Canada has had a more muted response. Prime Minister Justin Trudeau has refused to heed growing calls to rescind an agreement with the US, called the Canada–United States Safe Third Country Agreement, officially the Agreement between the Government of Canada and the Government of the United States of America for cooperation in the examination of refugee status claims from nationals of third countries. This agreement generally provides that refugee claimants must make their claims in the first of the two countries in which they arrive, with some exceptions, supposedly to stop forum shopping. Many claimants at the US- Canada Border are thus sent back to the US for disposition of their claims.
The Safe Third Country Agreement was signed while the Bush Administration’s torture program was in full swing and has always been controversial. That controversy has escalated since the Trump inauguration, as have the number of refugees crossing the US-Canada Border. Canadian media have carried stories of people walking in winter into Quebec, some suffering terrible injuries from frostbite.
On June 18, 2018, as stories of the family-separation policy shocked the world, Canadian Prime Minister Justin Trudeau initially refused to criticize the policy, suggesting that doing so would be “playing politics,” and insisting that the US remains a safe country for immigrants. He also said that Canadians did not expect him to intervene.
Trudeau somewhat amended that position during a heated exchange in the House of Commons on June 20, 2018, after intense pressure regarding his prior comments. Even then, though, he expressed reluctance to take action, telling reporters that same day, “[w]e take action based on facts and not based on fears or worries …”
Member Jenny Kwan confronted Trudeau, saying: “… the fact is that over 2,000 migrant children are already in baby jails. The parents do not know where they are or when they will see them again … Does the Prime Minister recognize that as long as Trump is in power, the US will never be a safe country for asylum seekers?”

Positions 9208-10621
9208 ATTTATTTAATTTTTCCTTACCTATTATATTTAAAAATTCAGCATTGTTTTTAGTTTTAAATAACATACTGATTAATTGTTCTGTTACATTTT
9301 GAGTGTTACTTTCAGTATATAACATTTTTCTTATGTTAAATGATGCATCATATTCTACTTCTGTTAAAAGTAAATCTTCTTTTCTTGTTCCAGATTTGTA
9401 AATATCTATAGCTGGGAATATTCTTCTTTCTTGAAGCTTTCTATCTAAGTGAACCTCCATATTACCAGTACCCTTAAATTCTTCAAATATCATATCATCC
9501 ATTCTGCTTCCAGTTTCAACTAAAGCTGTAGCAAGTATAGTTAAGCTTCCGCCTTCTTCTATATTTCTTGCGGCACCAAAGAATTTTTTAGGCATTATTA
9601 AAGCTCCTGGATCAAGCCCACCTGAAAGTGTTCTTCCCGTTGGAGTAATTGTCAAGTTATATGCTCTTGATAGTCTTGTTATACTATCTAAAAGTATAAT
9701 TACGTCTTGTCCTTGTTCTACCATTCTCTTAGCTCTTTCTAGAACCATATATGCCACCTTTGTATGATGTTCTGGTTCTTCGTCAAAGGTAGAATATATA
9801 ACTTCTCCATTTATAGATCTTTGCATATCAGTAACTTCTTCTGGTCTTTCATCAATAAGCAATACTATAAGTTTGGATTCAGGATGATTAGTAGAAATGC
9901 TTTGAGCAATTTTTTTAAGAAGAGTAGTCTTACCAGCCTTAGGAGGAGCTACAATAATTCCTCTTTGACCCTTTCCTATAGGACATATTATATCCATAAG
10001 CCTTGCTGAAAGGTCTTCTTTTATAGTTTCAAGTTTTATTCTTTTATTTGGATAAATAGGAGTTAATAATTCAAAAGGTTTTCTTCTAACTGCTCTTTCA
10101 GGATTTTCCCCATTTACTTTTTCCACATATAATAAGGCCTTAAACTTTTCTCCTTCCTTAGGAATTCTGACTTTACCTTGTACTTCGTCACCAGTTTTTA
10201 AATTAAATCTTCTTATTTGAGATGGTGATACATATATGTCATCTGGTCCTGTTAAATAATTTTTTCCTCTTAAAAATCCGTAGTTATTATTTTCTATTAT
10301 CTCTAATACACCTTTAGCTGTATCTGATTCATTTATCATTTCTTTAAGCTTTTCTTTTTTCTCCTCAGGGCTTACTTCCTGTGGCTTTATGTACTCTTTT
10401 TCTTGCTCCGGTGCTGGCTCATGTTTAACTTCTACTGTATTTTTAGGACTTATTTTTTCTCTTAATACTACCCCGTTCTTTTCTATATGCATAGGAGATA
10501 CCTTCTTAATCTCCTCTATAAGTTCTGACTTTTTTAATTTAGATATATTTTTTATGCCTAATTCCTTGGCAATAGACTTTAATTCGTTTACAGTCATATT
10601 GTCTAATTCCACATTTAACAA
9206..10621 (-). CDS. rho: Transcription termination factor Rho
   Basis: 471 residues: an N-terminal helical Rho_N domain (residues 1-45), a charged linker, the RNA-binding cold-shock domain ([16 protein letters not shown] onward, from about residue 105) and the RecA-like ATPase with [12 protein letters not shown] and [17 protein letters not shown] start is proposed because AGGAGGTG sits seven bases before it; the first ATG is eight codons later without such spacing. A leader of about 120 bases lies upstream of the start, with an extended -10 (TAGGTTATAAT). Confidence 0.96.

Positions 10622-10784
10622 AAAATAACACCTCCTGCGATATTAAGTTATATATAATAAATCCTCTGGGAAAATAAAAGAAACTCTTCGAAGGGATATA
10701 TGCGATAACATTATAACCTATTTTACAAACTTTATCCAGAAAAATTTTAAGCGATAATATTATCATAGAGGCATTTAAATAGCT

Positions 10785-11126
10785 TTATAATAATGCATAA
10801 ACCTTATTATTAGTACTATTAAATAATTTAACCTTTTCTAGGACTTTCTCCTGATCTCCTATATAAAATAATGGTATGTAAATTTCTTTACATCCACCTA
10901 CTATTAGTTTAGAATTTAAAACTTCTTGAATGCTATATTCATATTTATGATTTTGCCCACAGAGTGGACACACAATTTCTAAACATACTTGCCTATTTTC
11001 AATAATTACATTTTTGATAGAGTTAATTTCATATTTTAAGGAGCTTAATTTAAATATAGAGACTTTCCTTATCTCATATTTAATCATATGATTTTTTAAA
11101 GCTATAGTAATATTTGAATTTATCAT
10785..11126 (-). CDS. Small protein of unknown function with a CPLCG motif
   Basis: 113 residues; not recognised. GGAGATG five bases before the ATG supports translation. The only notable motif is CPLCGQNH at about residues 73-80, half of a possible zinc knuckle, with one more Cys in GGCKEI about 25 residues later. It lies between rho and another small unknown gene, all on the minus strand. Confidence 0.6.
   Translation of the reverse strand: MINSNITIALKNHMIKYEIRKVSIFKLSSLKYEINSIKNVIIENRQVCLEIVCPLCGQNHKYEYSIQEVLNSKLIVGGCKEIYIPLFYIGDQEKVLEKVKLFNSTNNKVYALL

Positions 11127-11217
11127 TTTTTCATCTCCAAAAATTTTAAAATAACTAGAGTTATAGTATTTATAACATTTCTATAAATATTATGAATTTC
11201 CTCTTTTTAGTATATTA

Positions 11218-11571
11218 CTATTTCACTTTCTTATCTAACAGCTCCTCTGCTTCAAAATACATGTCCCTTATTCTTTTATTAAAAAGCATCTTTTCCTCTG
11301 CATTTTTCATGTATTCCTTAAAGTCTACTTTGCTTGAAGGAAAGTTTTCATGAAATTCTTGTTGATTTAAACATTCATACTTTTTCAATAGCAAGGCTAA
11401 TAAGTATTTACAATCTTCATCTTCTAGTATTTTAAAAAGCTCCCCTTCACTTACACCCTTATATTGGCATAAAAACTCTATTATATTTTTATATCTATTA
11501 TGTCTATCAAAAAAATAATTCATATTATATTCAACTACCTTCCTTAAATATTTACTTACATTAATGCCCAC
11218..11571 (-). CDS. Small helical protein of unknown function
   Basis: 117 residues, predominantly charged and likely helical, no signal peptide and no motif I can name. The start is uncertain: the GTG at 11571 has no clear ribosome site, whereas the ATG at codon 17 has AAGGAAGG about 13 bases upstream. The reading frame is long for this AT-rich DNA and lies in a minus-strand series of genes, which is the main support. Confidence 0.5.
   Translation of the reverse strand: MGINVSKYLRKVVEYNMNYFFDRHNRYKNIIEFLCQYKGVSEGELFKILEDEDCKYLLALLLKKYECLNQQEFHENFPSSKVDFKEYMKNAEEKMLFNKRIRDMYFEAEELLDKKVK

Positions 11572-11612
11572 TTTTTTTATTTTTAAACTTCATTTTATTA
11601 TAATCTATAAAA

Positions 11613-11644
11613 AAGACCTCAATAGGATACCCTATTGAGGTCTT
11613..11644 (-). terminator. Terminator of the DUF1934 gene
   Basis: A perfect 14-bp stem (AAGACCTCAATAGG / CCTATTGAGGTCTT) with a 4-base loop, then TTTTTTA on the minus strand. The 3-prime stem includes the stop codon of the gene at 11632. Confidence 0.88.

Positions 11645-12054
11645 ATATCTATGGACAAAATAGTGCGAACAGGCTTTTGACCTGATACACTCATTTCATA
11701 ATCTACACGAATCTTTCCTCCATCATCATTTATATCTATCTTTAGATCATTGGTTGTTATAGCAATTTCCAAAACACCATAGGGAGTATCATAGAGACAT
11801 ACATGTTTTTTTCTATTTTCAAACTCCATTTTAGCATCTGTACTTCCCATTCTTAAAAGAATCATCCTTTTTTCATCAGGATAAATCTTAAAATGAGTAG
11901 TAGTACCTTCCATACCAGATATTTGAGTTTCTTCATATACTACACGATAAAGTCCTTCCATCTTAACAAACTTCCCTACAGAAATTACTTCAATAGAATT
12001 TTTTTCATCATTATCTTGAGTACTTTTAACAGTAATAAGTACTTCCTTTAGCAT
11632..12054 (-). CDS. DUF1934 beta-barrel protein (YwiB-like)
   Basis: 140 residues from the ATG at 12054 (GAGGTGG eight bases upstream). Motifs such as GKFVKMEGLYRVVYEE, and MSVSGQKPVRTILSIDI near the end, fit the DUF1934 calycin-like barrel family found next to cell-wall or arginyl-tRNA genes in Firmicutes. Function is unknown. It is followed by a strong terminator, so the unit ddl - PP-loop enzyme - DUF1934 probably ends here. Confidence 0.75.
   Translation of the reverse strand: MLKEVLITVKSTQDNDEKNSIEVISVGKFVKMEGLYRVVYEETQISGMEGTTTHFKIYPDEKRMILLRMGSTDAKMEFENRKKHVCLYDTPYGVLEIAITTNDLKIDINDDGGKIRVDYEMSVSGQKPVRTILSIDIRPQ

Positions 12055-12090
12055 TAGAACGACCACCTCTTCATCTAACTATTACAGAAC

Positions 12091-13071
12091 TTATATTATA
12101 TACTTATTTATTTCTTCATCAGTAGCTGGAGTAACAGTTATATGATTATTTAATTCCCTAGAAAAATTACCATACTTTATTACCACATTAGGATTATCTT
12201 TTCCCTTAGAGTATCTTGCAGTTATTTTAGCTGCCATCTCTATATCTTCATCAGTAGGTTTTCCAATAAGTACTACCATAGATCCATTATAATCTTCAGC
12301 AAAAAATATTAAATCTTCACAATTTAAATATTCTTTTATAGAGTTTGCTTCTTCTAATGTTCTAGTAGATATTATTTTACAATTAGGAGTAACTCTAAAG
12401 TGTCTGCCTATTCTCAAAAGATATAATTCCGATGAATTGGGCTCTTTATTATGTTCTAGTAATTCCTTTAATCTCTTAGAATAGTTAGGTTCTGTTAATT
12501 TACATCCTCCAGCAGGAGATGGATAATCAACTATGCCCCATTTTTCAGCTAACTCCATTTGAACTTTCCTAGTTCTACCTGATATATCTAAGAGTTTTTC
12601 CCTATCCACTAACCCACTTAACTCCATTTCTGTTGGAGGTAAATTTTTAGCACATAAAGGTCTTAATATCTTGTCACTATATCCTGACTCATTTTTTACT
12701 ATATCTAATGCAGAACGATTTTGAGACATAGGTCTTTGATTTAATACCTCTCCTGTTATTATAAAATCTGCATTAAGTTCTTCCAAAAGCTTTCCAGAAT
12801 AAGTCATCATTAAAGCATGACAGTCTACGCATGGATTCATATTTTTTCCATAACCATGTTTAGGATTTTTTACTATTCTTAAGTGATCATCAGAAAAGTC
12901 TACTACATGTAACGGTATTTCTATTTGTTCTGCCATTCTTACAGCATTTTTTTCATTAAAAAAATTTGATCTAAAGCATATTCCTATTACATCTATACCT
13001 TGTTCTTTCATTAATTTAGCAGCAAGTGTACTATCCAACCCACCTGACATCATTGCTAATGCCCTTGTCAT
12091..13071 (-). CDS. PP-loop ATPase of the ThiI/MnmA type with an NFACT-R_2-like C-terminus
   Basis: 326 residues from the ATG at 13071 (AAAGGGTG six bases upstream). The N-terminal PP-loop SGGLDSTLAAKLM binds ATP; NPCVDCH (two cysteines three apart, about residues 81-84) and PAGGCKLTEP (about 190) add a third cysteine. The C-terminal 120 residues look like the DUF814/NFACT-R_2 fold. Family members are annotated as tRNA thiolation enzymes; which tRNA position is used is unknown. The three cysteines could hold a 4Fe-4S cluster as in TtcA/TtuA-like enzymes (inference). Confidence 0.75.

Hours before Trump signed the Executive Order, Trudeau finally acknowledged that the US policy was “wrong.” During the exchange in Parliament, though, he remained vague about the Agreement, saying “[a]s I have said many times, the safe third country agreement (sic) is over 10 years old. We will continually look for ways to modernize it and be in conversation with the Americans on this. We will continue as well to closely monitor developments in the United States.”
Some speculate that Trudeau is reluctant to take on this issue because he is dealing with an escalating trade dispute with the US That dispute, however, cannot overshadow Canada’s response to this distressing human-rights issue. Several organizations, including Amnesty International, the Canadian Council for Refugees, and the Canadian Council of Churches, have filed a legal proceeding in Canadian federal court, ultimately seeking to force rescission of the agreement and providing extensive and compelling evidence that the US is not safe for refugees.
Concerns over US immigration policy are not new. The open hostility of the Trump administration to immigrants, including refugees, however, has led to devastating human-rights abuses. If children can be torn from their families, potentially permanently, and imprisoned, then the US is not safe for refugees. This policy is not the only reason the US is not safe, but it is enough of a reason on its own. By continuing to cling to a fiction to the contrary, Canada risks being complicit in those abuses. Jagmeet Singh, leader of Canada’s New Democratic Party, said it well: “[t]o separate kids from their parents is an act that is so deplorable and so inhumane, it speaks to a complete corruption in morality of this administration.”
Canada’s obligations are clear.
Maureen T. Duffy is an associate professor of law at University of Calgary Faculty of Law with an extensive background in human rights research, including being awarded the O’Brien Fellowship for Human Rights and Legal Pluralism and a Social Sciences and Humanities Research Council of Canada Fellowship for her doctoral research.
Suggested citation: Maureen T. Duffy, “A Complete Corruption in Morality, JURIST – Academic Commentary, Jul. 17, 2018, https://www.jurist.org/commentary/2018/07/maureen-duffy-corrupt-morality.
This article was prepared for publication by Kelly Cullen, the JURIST Managing Editor. Please direct any questions or comments to him at email@example.com